The Court must allow evidence pertaining to the “totality of the circumstances.” Graham, 490 U.S. at 396 (internal quotation marks and citation omitted); see also Tenorio v. Pitzer, 802 F.3d 1160, 1164 (10th Cir. 2015), cert. denied, 136 S.Ct. 1657 (“The reasonableness of [an officer's] actions depends both on whether the officers were in danger at the precise moment that they used force and on whether [the officer's] own reckless or deliberate conduct during the seizure unreasonably created the need to use such force.” (Internal quotation marks and citation omitted)); Jiron v. City of Lakewood, 392 F.3d 410, 415 (10th Cir. 2004) (stating that application of the totality of the circumstances test requires a consideration of whether the “officers' own reckless or deliberate conduct during the seizure unreasonably created the need to use such force” (internal quotation marks and citation omitted)). Accordingly, this Court does not read Sheehan or Mendez to preclude the jury from considering what the officers knew or should have known leading up to the moment of the use of force in deciding whether the use of force was reasonable under the totality of the circumstances. In this case, the jury must be aware of the pre-shooting conduct, under the totality of the circumstances test, in order to determine whether, at the moment of the shooting, the use of force was reasonable and whether Officer Hill had probable cause to believe that Plaintiff presented a threat of serious physical harm to Hill or another person. See Tenorio, 802 F.3d at 1161 (affirming denial of qualified immunity given factual dispute as to whether an officer had probable cause to believe that the plaintiff presented a threat of serious physical harm to the officer or another person).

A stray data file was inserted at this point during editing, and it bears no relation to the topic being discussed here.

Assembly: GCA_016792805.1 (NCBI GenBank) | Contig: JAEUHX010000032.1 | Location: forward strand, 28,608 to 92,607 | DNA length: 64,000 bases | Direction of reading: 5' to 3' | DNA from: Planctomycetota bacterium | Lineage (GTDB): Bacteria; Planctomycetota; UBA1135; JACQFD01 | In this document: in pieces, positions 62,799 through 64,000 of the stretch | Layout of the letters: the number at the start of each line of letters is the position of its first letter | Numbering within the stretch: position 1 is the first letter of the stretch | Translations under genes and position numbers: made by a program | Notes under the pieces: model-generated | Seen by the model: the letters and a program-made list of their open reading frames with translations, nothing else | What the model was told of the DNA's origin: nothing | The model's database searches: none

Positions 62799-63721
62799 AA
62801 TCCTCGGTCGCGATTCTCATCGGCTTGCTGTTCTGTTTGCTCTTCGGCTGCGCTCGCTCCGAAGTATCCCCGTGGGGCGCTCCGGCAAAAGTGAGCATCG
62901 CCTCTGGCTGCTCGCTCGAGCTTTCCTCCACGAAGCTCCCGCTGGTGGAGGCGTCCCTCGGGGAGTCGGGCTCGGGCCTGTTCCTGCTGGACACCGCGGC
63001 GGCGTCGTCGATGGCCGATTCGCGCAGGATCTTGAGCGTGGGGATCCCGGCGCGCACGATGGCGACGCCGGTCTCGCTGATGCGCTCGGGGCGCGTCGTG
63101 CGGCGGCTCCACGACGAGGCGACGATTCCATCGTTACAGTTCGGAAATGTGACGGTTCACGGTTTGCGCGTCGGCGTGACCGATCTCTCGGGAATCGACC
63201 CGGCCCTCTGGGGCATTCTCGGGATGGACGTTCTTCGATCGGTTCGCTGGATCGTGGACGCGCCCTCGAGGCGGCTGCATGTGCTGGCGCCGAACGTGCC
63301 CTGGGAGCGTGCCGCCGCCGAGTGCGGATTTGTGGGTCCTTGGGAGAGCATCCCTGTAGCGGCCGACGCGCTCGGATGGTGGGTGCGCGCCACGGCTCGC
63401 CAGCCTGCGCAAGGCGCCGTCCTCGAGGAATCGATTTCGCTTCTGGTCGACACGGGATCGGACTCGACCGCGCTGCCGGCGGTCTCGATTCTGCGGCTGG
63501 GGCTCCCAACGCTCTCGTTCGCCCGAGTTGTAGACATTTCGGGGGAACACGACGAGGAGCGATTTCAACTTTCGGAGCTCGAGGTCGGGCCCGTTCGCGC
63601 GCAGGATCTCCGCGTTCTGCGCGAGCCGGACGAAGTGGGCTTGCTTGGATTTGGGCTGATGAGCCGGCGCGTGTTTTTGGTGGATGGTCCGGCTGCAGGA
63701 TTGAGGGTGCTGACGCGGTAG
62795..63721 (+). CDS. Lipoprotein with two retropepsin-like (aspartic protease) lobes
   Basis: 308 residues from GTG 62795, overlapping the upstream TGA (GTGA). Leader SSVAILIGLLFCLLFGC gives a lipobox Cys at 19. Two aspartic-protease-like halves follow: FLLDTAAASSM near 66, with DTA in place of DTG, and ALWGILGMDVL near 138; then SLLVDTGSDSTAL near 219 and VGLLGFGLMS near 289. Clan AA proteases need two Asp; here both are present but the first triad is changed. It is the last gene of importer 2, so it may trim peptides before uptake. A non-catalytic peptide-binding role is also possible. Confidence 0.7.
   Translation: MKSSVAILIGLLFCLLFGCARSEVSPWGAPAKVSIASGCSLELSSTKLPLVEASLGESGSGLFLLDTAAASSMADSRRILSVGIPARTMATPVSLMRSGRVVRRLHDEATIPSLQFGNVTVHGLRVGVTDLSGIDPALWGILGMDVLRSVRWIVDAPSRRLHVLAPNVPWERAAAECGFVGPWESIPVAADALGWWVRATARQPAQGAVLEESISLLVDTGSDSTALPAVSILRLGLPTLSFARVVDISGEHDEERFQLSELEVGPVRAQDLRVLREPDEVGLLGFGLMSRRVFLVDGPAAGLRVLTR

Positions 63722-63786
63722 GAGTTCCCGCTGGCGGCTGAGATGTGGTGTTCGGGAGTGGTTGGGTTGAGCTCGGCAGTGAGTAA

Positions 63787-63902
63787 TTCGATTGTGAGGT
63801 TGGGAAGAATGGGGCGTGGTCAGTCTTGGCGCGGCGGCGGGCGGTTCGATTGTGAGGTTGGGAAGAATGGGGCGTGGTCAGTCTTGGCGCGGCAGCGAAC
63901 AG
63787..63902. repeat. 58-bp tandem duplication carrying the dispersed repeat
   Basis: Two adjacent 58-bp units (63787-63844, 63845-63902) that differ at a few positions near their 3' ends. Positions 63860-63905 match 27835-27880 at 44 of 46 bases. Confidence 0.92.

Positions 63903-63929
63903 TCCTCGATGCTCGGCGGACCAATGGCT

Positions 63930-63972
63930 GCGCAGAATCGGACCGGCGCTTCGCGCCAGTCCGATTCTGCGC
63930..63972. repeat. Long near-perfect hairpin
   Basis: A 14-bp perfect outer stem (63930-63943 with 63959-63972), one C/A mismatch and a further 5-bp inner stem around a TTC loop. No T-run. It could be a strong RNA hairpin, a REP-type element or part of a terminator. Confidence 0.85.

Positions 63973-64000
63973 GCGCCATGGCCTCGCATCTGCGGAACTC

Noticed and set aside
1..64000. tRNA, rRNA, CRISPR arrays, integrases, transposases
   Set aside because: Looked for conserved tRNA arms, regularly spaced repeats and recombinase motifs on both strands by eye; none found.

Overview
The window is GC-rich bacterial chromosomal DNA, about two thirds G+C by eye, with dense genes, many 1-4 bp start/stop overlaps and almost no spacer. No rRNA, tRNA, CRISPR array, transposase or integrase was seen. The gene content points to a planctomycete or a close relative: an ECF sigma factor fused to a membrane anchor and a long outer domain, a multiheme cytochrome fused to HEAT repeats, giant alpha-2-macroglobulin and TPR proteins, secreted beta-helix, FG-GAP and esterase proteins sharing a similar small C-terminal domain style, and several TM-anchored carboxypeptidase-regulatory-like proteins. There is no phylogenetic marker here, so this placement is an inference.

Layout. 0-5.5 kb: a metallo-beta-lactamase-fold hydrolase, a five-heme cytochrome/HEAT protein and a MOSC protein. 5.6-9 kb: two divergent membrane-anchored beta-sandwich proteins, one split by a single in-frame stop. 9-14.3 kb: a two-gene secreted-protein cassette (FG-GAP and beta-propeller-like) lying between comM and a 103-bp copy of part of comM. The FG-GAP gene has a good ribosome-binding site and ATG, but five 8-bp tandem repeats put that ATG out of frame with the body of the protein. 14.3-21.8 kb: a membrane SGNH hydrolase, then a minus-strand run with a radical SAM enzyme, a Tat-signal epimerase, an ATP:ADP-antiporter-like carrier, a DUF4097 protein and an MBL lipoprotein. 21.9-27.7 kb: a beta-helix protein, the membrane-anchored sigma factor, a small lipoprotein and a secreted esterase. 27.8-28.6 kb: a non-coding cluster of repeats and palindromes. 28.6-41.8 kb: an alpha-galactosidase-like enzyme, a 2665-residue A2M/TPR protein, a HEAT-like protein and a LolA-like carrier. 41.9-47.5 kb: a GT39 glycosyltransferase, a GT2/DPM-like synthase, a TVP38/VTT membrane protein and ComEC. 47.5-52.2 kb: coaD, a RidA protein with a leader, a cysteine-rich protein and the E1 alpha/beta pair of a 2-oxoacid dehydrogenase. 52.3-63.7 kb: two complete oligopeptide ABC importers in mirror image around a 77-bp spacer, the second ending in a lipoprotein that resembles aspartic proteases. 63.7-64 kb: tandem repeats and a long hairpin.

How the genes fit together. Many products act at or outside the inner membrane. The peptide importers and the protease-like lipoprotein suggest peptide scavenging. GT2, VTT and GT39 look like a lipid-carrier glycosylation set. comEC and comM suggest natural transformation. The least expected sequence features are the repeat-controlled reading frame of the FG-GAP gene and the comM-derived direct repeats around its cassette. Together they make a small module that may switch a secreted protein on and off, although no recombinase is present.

Motion in Limine to Exclude the Report and Testimony of Plaintiff's Expert [Doc. 99]